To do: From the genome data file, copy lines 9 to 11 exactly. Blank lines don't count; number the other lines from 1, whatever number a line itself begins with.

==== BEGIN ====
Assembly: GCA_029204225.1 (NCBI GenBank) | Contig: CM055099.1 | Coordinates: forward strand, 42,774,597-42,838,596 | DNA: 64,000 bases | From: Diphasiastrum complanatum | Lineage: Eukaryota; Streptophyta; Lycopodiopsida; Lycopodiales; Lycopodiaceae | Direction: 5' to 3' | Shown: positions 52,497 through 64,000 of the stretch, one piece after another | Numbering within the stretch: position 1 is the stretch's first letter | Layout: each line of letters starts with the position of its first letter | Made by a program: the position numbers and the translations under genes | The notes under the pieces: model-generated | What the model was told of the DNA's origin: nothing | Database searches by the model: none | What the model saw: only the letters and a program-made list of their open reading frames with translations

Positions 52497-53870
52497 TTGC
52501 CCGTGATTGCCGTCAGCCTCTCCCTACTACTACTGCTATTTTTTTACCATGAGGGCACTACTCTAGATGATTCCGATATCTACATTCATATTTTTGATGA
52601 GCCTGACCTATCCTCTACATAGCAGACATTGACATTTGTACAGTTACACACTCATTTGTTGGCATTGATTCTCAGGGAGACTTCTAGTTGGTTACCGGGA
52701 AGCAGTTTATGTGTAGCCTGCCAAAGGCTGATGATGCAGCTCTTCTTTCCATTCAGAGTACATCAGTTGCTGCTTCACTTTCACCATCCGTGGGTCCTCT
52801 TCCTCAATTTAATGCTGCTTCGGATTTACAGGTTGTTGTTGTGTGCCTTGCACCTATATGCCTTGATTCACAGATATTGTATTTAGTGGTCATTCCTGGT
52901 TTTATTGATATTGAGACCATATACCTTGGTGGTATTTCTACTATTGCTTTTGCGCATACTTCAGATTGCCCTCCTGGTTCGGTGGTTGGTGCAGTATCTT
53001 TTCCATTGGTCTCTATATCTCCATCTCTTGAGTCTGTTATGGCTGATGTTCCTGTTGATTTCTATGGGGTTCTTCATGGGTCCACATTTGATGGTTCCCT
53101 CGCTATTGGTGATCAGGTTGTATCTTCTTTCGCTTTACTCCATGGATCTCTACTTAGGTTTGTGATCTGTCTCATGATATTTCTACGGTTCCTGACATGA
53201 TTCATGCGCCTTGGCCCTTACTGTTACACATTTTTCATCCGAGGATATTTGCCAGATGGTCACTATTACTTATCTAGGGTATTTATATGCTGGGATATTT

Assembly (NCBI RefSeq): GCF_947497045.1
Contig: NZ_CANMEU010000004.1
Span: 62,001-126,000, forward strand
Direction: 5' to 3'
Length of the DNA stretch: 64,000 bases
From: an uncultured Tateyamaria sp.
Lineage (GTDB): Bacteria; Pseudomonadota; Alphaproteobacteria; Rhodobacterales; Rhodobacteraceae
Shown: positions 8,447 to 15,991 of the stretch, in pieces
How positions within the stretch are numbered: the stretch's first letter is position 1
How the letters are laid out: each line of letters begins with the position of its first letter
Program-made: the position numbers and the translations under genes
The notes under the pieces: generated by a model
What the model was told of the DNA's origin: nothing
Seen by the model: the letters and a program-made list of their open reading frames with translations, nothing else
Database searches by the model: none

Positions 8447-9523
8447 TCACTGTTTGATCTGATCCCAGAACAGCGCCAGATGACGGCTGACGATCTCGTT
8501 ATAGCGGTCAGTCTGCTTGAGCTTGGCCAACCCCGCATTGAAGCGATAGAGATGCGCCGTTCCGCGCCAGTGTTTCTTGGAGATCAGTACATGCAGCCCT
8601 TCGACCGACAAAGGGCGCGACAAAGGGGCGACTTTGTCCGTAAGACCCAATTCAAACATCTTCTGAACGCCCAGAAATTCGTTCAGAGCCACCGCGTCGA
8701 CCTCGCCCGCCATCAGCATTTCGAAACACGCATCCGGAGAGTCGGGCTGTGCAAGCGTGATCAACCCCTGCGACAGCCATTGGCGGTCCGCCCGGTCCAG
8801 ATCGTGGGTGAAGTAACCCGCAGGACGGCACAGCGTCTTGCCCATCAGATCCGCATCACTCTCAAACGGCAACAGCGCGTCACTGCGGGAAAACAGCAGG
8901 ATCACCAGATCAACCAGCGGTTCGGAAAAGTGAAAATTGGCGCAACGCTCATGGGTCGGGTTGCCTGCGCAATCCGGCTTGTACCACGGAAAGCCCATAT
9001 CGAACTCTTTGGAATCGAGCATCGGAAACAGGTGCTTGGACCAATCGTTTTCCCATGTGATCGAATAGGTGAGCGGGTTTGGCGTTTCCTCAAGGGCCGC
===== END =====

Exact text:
53001 TTCCATTGGTCTCTATATCTCCATCTCTTGAGTCTGTTATGGCTGATGTTCCTGTTGATTTCTATGGGGTTCTTCATGGGTCCACATTTGATGGTTCCCT
53101 CGCTATTGGTGATCAGGTTGTATCTTCTTTCGCTTTACTCCATGGATCTCTACTTAGGTTTGTGATCTGTCTCATGATATTTCTACGGTTCCTGACATGA
53201 TTCATGCGCCTTGGCCCTTACTGTTACACATTTTTCATCCGAGGATATTTGCCAGATGGTCACTATTACTTATCTAGGGTATTTATATGCTGGGATATTT